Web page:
DALLAS, Feb. 6 -- Stroke rehabilitation programs that include a heavy emphasis on support and social activities may lead to less depression in people who have a brain attack, according to a study in this month's Stroke: Journal of the American Heart Association.
Finnish researchers found after three months that 41 percent of patients treated in the active rehabilitation programs were depressed. That's substantially lower than the 54 percent of depressed patients in districts where rehabilitation programs lacked these extra activities. These rehabilitation programs focused only on physical and speech therapy.
After one year, the percentages of people in both types of programs who said they were depressed had increased slightly -- to 42 percent and 55 percent.
The study also found that the extra services, which were provided by the Finnish Heart Association (FHA), did not reduce depression in the children or spouses of the stroke victims who were being studied.
"The lower depression rate in districts with active programs compared to those without supports the idea that outpatient rehabilitation and support provided may be an effective way of decreasing the rate of depression after stroke," says lead author Mervi Kotila, M.D. of Helsinki University Central Hospital in Helsinki, Finland.
The scientists studied 321 patients and 195 caregivers at three months and 311 patients and 184 caregivers at the one year mark. There was no significant difference in the depression rate of caregivers between districts with active programs (42 percent) and those without such programs (41 percent) at three months and at 12 months. The results were basically the same (39 percent vs. 42 percent). Caregivers were either children of the patient (37 percent) or spouses of the patient (63 percent).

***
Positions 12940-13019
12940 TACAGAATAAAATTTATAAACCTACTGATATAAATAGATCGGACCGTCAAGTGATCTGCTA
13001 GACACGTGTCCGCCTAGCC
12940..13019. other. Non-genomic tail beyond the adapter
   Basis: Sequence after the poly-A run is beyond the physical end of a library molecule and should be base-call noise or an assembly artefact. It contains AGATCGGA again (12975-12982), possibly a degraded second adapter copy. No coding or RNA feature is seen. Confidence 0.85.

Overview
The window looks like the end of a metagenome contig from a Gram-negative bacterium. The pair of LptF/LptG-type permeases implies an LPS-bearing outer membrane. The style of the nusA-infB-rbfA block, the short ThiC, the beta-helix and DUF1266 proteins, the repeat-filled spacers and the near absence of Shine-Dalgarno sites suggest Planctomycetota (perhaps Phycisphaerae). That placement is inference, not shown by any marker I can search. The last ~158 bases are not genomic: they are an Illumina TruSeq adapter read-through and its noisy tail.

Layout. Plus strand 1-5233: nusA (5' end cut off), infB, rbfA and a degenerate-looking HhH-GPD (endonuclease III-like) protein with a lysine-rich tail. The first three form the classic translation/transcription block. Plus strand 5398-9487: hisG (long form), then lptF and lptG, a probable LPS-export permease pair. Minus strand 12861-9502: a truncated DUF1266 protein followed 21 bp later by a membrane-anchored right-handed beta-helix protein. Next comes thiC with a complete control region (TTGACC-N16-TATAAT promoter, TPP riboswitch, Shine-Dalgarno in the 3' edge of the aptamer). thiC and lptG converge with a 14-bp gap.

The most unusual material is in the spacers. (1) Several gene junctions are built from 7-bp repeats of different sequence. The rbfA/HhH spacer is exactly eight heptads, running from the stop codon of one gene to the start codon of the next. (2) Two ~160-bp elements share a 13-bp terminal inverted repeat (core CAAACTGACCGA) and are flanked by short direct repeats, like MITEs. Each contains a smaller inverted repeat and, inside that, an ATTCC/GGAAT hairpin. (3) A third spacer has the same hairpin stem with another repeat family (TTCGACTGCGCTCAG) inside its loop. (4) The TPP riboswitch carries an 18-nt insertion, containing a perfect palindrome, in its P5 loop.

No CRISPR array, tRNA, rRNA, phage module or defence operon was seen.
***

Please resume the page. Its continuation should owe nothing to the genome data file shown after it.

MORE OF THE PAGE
The researchers noted that after 12 months, there were significantly more severely depressed caregivers in districts without active programs than in districts with such programs.
"Our findings suggest that even a reasonably modest after-discharge rehabilitation program decreases the likelihood of post-stroke depression," Kotila says. "Processes facilitating the patients' return to society and making contacts with other people seem to be an effective means of reducing the burden of depression in stroke patients and their caregivers."
According to the researchers, the people in the study comprise the largest, unselected stroke population in which the occurrence of depression has systematically been examined.
The American Heart Association has a program, Stroke Connection, which helps stroke survivors, their families and caregivers get answers and information about stroke. A toll-free warmline number (1-800-553-6321) is staffed by people who have been affected by stroke in some way. They are available to answer the many questions and concerns which arise after someone has had a stroke.
Co-authors of the study include Heikki Numminen, M.D.; Olli Waltimo, M.D.; Markku Kaste, M.D.
Media advisory: Dr. Kotila can be reached at 011 358 9 471 3884 or by fax at 011 358 9 471 4088 (Please do not publish telephone number.)